Eradicating or treating zebra or quagga mussels in large water bodies or connected waterways may not be possible, so prevention is very important — follow the three-step Clean, Drain, Dry process to prevent spreading invasive mussels!
But Wait! Not All Mussels Are Monsters!
While quagga and zebra mussels wreak havoc on ecosystems, native freshwater mussels are actually known fondly among water-loving biologists as “the liver of the river” because of their critical role in filtering water. Mussels are natural filters, purifying aquatic systems by feeding on algae, plankton, and silts — and they can even filter out E. Coli! A single freshwater mussel is estimated to filter eight gallons of water per day.
To put it in perspective, that’s like drinking 32 Nalgene bottles of water every day.
The very presence of diverse, native freshwater mussels is an indicator of a healthy ecosystem with good water quality. Unfortunately, native mussel populations have seen a drastic decline in recent decades due to invasive species, disease, pollutants, sediment, habitat loss, and changes to water flow and temperature caused by infrastructure. In fact, freshwater mussels are the most imperiled group of animals in North America, with 66% of species at risk, which is particularly sobering when considering that these stats are closer to 16% for mammals and 15% for birds.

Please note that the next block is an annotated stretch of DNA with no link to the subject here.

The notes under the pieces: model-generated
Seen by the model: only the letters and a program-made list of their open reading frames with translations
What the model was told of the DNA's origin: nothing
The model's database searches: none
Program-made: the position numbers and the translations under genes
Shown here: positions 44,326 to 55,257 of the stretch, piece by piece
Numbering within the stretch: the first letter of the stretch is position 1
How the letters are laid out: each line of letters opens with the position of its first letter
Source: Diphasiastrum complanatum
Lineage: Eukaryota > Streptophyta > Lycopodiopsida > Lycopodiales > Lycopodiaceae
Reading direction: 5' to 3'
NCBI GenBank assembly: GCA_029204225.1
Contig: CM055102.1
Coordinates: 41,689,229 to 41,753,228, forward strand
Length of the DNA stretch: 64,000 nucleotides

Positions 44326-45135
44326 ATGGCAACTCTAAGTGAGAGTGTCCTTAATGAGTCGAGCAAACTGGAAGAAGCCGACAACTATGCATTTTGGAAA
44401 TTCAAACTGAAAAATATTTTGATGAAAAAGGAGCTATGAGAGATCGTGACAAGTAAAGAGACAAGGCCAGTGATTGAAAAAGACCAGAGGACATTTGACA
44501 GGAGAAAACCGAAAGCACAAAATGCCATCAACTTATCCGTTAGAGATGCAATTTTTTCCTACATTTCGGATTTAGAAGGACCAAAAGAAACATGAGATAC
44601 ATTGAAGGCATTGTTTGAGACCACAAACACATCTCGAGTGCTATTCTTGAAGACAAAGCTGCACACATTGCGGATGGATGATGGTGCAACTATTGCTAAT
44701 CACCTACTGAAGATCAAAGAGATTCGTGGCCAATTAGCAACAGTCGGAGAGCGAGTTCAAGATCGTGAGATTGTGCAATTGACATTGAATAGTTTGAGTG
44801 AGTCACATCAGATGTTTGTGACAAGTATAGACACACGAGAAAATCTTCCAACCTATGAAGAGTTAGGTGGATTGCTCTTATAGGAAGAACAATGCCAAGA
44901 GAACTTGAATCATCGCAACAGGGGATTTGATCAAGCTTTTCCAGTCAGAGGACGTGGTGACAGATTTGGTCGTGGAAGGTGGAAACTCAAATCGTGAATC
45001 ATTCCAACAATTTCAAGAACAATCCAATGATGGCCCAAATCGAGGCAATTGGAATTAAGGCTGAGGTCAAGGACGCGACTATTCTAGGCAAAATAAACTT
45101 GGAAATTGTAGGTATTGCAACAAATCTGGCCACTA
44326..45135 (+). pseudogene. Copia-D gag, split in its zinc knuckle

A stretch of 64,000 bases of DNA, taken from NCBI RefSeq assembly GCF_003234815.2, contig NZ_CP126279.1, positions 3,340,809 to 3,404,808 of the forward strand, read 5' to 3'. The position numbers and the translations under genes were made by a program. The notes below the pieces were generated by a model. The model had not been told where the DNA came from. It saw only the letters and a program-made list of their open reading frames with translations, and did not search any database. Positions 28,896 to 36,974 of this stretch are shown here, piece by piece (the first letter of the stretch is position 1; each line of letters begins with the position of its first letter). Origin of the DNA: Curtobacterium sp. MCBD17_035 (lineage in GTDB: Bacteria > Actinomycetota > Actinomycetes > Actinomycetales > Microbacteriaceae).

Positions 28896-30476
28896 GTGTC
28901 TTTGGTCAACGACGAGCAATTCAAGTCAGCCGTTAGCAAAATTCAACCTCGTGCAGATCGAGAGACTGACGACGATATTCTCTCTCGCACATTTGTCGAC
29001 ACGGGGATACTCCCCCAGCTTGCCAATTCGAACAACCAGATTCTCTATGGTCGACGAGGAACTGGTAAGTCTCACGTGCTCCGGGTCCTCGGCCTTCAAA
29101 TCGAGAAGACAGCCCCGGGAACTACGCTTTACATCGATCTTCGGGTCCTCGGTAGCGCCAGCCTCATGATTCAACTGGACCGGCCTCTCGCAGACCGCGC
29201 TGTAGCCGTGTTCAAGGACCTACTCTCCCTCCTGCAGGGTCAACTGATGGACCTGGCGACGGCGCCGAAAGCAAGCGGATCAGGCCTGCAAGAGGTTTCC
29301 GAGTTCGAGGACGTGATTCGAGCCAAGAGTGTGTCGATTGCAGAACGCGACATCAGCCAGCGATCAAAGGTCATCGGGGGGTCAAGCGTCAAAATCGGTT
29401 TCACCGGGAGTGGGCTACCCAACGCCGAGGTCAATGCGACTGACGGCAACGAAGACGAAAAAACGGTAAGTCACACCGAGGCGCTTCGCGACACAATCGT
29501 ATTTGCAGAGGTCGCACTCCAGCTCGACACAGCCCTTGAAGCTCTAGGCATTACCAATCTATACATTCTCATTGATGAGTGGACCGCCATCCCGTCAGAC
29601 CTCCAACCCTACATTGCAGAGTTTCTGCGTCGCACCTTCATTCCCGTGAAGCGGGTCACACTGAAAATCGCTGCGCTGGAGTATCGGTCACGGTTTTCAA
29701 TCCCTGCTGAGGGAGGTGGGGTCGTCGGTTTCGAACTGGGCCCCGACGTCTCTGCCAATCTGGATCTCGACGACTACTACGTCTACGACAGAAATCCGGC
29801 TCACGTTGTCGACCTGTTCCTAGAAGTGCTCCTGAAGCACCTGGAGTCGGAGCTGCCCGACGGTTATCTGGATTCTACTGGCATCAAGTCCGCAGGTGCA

Sediment and other debris can smother native mussels, while pollutants such as pesticides, fertilizer, herbicides, mercury, and lead can poison mussels, leading to gastrointestinal and neurological trauma. Disease is also a major cause of mussel mortality. Scientists with the U.S. Fish and Wildlife Service, U.S. Geological Survey, and the University of Wisconsin-Madison have discovered a virus that causes lethal epidemic disease and increased mass mortality among invertebrates and mussels.
Across the country, scientists and land managers are using the best-available science and management practices, including captive breeding and restocking efforts, to protect and restore these critical and imperiled species. Biologists in South Dakota and Wisconsin are working on an experimental mussel project to restore black sandshell mussel populations. In North Carolina, Appalachian elktoe mussels were restocked in the French Broad River, followed a few years later by wavy-rayed lampmussels, which had been missing from the river for a hundred years.